Re: EGit, TortoiseGit
"You shouldn't be working on the trunk then, only on a branch for future merging (I understand this is best practice, I've never merged branches myself except as pratice)."
A more likely scenario is someone creates a build branch from the trunk and then builds that and cherry picks commits from the trunk if something is needed to fix an issue. Git can do this too of course but it's still more effort than what I suggested.
"Wot, no conflicts, evar? #Really?# Surely bitchslaps SVN into the middle of next week!"
Of course there are conflicts occasionally in pulling (a combined fetch and merge) but not when pushing providing your clone is up to date prior to the push.
"Well, I may be misunderstanding but a pair of svn update calls in a batch file will update both working copies, no hassle. Failing that, svn switch to, well, switch a single working copy between two branches."
So you can hack something which lessens the effort of kicking off two updates but you still have to do it. And an svn switch is nowhere near as elegant given that it involves substantial server round trips to perform. Switching a branch in git is completely local to the machine because all of the history is there. It is so trivial to create and switch branches with git that developers would routinely do it to discrete bug fixes.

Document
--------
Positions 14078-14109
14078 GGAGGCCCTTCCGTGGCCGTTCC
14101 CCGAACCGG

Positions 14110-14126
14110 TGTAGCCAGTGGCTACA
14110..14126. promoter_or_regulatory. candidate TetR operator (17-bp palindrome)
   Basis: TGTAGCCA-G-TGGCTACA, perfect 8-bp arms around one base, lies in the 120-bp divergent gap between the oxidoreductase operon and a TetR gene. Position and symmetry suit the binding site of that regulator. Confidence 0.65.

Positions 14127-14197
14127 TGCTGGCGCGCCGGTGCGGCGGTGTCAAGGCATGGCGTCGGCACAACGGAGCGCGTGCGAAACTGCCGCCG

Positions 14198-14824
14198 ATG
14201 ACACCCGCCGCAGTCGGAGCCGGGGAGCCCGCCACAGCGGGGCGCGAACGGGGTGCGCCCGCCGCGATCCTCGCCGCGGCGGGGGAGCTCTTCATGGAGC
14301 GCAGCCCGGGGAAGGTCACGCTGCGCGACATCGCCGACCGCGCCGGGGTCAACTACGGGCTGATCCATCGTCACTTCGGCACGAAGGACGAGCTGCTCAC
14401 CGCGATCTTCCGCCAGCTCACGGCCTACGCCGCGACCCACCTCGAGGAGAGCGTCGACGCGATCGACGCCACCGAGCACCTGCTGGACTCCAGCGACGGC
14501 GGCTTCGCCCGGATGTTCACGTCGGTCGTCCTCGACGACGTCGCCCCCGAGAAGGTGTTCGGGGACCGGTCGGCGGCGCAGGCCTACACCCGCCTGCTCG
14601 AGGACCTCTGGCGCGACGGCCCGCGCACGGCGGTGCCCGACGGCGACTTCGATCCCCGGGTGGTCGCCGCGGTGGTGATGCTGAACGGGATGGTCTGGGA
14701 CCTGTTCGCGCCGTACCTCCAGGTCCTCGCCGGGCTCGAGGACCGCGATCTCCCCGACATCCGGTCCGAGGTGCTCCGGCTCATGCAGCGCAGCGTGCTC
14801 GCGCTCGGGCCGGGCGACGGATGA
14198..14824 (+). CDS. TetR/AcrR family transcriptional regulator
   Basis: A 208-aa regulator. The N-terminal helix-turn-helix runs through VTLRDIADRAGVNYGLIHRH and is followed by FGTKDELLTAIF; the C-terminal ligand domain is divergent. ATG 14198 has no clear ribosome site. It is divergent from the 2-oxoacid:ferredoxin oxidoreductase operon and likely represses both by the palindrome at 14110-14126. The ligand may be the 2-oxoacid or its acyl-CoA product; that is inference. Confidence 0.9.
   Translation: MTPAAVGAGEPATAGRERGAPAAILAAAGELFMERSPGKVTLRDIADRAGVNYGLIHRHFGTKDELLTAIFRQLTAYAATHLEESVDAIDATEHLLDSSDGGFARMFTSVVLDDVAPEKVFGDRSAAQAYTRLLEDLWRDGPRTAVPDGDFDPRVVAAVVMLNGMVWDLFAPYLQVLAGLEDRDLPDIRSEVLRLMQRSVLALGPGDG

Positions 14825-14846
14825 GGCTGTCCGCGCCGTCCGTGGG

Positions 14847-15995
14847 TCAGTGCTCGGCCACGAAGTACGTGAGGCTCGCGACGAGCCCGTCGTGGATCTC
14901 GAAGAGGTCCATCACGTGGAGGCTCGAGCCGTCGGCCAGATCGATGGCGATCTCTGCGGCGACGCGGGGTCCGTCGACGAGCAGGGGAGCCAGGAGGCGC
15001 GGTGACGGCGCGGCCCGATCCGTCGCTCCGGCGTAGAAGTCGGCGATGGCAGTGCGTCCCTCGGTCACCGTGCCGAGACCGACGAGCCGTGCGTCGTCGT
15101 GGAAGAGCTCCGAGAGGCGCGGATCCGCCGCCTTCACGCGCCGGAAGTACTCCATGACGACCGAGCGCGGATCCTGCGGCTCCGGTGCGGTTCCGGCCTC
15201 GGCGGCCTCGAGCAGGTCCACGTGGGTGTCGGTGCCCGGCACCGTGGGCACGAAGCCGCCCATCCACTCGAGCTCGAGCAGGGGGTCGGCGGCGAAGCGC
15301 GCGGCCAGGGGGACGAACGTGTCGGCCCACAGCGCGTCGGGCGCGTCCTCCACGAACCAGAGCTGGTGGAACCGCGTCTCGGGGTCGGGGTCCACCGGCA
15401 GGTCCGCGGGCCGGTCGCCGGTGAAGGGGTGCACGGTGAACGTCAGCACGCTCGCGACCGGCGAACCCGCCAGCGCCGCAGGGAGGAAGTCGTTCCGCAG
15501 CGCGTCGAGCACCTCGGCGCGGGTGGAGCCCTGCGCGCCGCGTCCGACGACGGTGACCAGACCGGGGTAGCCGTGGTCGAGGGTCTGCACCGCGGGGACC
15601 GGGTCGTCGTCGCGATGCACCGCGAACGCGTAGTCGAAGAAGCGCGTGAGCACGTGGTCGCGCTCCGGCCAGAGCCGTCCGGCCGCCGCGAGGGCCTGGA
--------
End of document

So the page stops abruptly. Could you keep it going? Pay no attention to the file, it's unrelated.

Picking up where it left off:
The simple fact is git is vastly superior to subversion in these scenarios. I've used enough source control systems to recognize their own individual strengths and weaknesses. Git (and mercurial) stomp CVS, Subversion and other VCS systems into a bloody pulp when it comes to scenarios like the above.